May 2018 Issue
Toc

Stainless steel is a highly multifunctional material. It’s resistant to corrosion and adds a high-end appeal to many of the products in which it is found. Not only are its aesthetics attractive to manufacturers, it’s also widely used thanks to its hygienic properties and resistance to germs. From its use in food service and medical products to its prevalence in modern architectural design, it’s truly a diverse material.

There is an art to processing and finishing stainless steel, however. Its special properties require special tools, accessories, techniques and handling. Finishing by hand, as just one example, can be a complicated and time-consuming process, and there are many factors that can affect the outcome of the finish.

Before getting started with the finishing process required for stainless steel, it’s important to understand that abrasive accessories made from aluminum oxide or zirconia alumina can be used for steels and stainless steels.

It’s also important to understand that when working with carbon steels and stainless steels, they be kept apart from one another. That’s because the dust generated from grinding carbon steels can transfer through the air to the stainless steel and contaminate it. Likewise, when using wire brushes, only use brushes made of stainless steel wire to prevent contamination.

First Steps

When dealing with stainless steel, pre-finishing is the first step to conquer. This is the process of working out all of the kinks, scratches or burrs in the material to begin working with a clean slate. Knowing the condition of the stainless steel before starting a job will greatly save time and money in the finishing process.

And then there is the issue of dealing with deep scratches. The deeper the scratch, the more steps involved. For some scratches, fabricators will need to go through a series of progressive grit levels before achieving a good finish.

Lastly, the physical shape of the stainless steel will determine what tool and accessory is needed to accomplish the final finish.

In addition to the pre-finishing process, fabricators will learn that it’s crucial to choose the grit specification, abrasive accessory and appropriate tool for the actual finishing job.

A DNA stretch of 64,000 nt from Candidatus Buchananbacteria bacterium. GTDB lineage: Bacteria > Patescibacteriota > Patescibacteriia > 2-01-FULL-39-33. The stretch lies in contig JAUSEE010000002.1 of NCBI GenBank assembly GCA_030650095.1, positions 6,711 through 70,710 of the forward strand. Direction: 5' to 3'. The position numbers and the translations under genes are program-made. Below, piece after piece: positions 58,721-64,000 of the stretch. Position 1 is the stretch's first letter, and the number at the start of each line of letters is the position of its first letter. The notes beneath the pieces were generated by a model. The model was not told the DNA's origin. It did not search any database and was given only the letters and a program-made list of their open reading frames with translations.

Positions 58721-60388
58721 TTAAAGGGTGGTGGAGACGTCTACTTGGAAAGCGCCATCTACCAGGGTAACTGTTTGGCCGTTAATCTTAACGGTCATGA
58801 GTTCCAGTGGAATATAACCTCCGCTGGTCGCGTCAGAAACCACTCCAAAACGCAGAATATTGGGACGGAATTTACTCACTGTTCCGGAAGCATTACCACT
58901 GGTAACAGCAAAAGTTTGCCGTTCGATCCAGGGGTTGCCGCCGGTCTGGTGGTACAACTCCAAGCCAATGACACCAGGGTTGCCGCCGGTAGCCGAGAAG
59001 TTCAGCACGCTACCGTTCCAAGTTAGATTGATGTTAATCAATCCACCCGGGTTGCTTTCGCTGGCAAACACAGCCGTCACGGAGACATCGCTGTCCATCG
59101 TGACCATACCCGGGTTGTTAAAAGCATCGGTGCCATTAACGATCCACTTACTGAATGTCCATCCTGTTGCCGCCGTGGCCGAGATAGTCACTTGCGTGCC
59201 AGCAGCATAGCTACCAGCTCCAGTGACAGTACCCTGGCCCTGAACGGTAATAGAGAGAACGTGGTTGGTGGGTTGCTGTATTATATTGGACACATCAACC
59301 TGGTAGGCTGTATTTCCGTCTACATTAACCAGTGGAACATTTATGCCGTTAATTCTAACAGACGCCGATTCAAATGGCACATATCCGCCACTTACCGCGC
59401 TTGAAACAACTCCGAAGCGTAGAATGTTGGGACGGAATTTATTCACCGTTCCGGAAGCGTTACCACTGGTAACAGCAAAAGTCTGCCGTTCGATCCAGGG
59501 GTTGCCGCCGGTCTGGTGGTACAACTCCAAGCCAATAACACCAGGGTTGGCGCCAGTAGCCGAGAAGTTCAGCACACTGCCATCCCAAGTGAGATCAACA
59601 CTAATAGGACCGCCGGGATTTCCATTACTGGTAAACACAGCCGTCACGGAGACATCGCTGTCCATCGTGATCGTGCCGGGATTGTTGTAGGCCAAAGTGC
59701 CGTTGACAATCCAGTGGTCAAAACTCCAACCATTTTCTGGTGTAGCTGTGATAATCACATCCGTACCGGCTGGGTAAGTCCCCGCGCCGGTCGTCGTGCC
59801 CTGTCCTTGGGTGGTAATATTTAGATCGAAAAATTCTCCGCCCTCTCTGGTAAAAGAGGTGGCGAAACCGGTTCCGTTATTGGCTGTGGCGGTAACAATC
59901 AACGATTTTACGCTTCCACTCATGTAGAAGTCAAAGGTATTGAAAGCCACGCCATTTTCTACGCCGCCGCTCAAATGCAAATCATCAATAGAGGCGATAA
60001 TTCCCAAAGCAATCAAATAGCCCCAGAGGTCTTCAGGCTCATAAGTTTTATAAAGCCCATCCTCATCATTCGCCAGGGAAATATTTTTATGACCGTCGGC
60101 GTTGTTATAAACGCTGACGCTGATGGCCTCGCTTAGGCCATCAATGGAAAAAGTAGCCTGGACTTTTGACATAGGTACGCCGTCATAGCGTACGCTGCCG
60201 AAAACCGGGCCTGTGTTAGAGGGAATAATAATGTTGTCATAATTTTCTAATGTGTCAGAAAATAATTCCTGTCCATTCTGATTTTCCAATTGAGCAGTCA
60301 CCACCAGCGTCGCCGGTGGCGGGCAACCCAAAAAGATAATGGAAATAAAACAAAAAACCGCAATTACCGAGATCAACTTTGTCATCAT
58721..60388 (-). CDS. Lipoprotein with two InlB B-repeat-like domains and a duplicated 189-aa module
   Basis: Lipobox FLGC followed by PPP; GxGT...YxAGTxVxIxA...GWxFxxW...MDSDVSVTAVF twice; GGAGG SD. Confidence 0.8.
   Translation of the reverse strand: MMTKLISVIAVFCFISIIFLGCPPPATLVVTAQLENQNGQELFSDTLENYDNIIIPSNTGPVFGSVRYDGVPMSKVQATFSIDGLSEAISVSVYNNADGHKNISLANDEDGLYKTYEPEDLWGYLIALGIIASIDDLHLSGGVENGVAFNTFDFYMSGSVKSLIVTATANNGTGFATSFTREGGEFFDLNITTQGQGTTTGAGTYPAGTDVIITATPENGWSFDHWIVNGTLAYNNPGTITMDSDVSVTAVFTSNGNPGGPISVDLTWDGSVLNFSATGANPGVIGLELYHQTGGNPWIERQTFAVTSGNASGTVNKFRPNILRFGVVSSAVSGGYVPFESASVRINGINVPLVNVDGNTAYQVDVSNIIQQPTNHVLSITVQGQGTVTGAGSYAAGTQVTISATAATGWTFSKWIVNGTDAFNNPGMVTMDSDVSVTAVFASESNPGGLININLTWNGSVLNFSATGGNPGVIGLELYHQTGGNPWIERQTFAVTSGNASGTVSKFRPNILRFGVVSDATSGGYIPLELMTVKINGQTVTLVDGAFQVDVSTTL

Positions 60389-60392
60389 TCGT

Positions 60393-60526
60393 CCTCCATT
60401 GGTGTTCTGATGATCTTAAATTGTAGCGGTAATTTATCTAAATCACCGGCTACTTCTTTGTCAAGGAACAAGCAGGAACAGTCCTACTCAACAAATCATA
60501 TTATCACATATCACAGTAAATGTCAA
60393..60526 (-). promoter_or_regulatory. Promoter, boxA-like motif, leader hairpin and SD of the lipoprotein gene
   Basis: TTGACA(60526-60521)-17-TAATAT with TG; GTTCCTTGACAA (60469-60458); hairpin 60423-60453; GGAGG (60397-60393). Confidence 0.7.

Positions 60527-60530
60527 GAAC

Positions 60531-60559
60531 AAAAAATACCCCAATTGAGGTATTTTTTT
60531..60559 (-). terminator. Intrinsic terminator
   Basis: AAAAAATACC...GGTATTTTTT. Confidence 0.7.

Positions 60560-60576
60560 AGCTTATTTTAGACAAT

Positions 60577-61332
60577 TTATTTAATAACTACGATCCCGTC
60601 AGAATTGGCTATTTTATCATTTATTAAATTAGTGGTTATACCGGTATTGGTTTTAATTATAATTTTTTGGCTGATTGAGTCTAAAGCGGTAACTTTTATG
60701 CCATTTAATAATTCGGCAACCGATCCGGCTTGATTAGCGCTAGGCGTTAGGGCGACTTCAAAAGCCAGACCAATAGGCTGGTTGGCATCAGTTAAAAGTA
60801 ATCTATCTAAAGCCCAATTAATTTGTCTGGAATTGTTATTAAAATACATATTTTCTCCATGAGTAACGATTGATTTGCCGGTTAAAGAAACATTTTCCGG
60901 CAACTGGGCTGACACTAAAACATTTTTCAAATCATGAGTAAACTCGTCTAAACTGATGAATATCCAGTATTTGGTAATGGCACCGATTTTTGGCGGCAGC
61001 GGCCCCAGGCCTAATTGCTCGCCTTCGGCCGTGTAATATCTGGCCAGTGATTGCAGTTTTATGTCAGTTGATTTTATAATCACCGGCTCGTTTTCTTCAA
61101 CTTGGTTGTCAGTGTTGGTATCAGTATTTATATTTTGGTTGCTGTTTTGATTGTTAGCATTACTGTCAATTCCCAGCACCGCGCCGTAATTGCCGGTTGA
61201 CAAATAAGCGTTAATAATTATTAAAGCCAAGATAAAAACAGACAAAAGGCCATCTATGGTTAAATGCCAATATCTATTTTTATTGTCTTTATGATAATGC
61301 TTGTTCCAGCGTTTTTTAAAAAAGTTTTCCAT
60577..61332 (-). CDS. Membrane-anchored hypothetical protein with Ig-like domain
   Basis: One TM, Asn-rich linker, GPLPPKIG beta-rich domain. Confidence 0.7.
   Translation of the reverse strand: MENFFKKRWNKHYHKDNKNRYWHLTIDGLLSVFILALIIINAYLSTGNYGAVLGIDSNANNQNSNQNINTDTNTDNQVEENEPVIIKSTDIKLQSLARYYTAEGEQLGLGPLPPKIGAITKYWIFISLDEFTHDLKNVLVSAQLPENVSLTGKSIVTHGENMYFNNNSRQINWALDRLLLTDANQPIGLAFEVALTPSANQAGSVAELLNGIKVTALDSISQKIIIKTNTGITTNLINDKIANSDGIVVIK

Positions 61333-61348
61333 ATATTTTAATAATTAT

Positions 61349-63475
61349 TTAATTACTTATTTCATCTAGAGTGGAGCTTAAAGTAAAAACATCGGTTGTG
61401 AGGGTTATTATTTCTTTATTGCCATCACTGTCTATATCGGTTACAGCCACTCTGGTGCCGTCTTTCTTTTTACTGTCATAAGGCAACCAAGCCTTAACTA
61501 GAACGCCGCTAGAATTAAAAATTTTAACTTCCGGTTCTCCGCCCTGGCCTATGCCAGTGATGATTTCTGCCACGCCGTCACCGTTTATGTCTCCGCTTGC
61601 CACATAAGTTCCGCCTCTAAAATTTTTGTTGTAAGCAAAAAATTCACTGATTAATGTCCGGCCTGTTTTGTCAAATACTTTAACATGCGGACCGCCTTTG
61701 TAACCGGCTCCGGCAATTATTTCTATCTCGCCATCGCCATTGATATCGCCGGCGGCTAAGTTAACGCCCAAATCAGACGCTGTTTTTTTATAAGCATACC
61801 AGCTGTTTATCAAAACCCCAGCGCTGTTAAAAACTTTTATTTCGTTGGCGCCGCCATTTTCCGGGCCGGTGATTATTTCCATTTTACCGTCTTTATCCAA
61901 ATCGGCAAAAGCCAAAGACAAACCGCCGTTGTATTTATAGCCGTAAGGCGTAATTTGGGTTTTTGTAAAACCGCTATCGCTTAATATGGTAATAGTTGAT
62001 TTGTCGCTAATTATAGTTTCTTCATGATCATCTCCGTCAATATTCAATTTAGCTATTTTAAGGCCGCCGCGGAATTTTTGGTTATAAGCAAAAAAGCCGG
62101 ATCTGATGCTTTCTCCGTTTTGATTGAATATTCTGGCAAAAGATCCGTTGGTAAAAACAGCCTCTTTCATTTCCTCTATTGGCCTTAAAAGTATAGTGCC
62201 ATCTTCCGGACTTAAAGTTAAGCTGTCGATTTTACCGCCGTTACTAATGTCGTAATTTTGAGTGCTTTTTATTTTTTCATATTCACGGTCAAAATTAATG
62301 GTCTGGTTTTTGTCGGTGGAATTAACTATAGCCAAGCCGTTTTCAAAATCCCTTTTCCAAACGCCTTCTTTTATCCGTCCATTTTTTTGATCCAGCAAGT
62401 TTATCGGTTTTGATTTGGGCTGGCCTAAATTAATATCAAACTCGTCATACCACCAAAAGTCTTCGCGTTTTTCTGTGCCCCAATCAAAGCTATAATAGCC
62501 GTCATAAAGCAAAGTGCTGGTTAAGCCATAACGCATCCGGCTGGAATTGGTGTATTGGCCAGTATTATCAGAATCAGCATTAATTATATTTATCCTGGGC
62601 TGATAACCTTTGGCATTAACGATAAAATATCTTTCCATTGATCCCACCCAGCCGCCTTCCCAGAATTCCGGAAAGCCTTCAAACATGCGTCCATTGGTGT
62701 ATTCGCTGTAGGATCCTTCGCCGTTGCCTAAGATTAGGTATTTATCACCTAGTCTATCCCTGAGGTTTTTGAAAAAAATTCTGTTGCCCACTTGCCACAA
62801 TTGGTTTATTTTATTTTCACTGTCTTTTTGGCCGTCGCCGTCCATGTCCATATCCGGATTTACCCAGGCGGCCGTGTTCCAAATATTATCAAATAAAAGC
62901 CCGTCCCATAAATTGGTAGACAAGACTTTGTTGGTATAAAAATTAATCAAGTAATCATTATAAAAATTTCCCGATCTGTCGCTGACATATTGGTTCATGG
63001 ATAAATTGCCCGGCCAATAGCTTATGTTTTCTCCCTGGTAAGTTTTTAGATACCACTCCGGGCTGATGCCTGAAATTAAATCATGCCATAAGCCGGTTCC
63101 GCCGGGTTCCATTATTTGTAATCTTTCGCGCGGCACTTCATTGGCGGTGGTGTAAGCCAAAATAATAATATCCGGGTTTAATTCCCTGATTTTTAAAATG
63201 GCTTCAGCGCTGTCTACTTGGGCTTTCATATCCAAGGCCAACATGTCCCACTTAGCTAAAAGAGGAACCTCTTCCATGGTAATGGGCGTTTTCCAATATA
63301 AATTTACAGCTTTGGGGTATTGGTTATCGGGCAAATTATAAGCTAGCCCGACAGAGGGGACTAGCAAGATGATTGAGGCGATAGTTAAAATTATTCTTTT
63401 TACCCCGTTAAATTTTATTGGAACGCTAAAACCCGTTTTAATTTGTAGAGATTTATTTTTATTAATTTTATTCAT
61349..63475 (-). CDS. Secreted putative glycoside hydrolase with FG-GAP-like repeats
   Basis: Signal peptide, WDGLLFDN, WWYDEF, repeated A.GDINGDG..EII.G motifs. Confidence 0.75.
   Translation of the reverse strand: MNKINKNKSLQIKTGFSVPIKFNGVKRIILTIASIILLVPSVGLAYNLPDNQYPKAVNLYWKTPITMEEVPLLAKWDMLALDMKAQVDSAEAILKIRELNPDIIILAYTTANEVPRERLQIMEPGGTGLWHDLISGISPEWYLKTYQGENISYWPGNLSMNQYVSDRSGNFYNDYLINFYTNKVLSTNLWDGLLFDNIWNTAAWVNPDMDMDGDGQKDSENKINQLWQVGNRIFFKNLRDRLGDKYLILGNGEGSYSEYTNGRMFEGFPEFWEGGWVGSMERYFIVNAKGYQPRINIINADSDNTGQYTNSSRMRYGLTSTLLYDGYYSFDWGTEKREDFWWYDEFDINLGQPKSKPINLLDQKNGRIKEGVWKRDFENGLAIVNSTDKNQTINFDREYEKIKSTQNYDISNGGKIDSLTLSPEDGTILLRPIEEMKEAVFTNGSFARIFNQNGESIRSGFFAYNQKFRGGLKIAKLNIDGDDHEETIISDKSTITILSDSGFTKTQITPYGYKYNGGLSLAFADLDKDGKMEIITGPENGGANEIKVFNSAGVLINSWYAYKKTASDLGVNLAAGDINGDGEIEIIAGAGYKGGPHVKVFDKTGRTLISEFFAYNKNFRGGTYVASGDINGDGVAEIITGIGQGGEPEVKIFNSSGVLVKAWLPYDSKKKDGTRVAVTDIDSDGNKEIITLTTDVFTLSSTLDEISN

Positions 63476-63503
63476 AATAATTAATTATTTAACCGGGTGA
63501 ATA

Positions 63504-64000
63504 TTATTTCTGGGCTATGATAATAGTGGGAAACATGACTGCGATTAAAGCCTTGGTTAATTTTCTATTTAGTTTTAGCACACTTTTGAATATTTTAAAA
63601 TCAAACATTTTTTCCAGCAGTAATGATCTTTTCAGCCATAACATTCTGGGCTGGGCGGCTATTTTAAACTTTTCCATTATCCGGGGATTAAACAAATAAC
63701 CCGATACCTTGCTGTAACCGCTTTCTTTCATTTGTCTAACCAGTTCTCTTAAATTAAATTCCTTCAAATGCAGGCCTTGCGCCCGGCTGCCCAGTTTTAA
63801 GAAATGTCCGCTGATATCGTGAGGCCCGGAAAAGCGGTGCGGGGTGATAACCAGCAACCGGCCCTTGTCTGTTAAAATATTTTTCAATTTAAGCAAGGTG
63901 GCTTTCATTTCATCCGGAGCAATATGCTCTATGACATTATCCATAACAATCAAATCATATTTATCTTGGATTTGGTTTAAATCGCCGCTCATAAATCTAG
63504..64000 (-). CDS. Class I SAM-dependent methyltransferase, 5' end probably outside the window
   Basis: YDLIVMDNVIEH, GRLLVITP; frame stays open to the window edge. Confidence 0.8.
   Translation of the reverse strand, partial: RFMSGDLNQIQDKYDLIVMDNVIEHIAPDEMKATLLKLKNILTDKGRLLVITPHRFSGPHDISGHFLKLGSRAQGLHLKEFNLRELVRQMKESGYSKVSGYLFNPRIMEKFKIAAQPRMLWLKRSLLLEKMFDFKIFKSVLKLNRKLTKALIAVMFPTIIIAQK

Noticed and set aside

The grit specification depends on what finish the user is trying to achieve. Whether it’s a No. 4 finish for an appliance or a No. 8 mirror finish for artwork, there are multiple possible outcomes. A different process is required for achieving the desired finish, whether it is a rough matte surface, a satin sheen or a bright mirror finish.

The No. 4 finish is the most common and can range from a rough to a fine No. 4 finish. Stainless steel that is in the 2B condition (mill finish) requires first working with traditional abrasives of aluminum oxide or zirconia alumina using coarse grits, 60 or 80 grit, to open the surface. This is then followed by 120 grit, then 150 to 180 grit for a rough No. 4 finish. A fine No. 4 finish requires an additional step, finishing to 280 grit.

Abrasive Accessories

The more carefully the prep work for stainless steel is handled prior to the finishing stage, the better the end result will be. Those results will also come quicker with the latest abrasive technologies.

That’s because Metabo’s Pyramid abrasives shorten the time required to get to the final finish. The structured geometric placement of the grains on the abrasive paper allows finer grit sizes to remove more material while providing a consistent finish.

The Pyramid abrasives allow for fewer steps to achieve a desired finish, depending on the condition of the initial surface. For example, starting with the 2B mill finish, a fine No. 4 finish can be obtained in two steps: first working with A160 (120 grit) then finishing with A65 (280 grit).

Playing It Safe

In addition to speed and quality, the operator’s safety is also a top priority. Therefore, it is to the operator’s advantage to use a tool that protects them and their work in the process. With that in mind, Metabo developed a range of safety mechanisms for its handheld tools.

For example, Metabo offers tools that switch off if the motor or battery becomes too hot or if the tool is overloaded. The company also delivers a restart protection feature on its equipment that prevents the tool from starting up unintentionally after the operator changes the battery pack.